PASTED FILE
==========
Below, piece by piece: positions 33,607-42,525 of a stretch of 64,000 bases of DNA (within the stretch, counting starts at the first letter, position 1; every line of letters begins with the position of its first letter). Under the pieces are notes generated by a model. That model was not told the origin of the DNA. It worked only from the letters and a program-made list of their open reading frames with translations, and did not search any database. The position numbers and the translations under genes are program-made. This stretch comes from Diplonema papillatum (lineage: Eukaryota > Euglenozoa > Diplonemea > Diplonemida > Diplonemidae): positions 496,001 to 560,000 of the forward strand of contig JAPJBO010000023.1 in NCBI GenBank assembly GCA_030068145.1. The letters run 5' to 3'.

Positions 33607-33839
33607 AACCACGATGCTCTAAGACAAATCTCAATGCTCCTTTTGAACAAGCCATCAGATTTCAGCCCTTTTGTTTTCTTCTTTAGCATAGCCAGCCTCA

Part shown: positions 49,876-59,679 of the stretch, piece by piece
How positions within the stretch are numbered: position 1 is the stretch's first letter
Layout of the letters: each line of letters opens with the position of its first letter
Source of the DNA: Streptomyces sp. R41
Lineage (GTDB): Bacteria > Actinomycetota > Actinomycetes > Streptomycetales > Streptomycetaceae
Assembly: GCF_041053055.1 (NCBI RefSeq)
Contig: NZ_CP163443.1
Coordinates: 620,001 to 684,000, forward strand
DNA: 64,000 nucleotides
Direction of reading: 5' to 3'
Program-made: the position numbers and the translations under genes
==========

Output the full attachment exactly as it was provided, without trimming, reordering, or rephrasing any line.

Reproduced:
Below, piece by piece: positions 33,607-42,525 of a stretch of 64,000 bases of DNA (within the stretch, counting starts at the first letter, position 1; every line of letters begins with the position of its first letter). Under the pieces are notes generated by a model. That model was not told the origin of the DNA. It worked only from the letters and a program-made list of their open reading frames with translations, and did not search any database. The position numbers and the translations under genes are program-made. This stretch comes from Diplonema papillatum (lineage: Eukaryota > Euglenozoa > Diplonemea > Diplonemida > Diplonemidae): positions 496,001 to 560,000 of the forward strand of contig JAPJBO010000023.1 in NCBI GenBank assembly GCA_030068145.1. The letters run 5' to 3'.

Positions 33607-33839
33607 AACCACGATGCTCTAAGACAAATCTCAATGCTCCTTTTGAACAAGCCATCAGATTTCAGCCCTTTTGTTTTCTTCTTTAGCATAGCCAGCCTCA

Part shown: positions 49,876-59,679 of the stretch, piece by piece
How positions within the stretch are numbered: position 1 is the stretch's first letter
Layout of the letters: each line of letters opens with the position of its first letter
Source of the DNA: Streptomyces sp. R41
Lineage (GTDB): Bacteria > Actinomycetota > Actinomycetes > Streptomycetales > Streptomycetaceae
Assembly: GCF_041053055.1 (NCBI RefSeq)
Contig: NZ_CP163443.1
Coordinates: 620,001 to 684,000, forward strand
DNA: 64,000 nucleotides
Direction of reading: 5' to 3'
Program-made: the position numbers and the translations under genes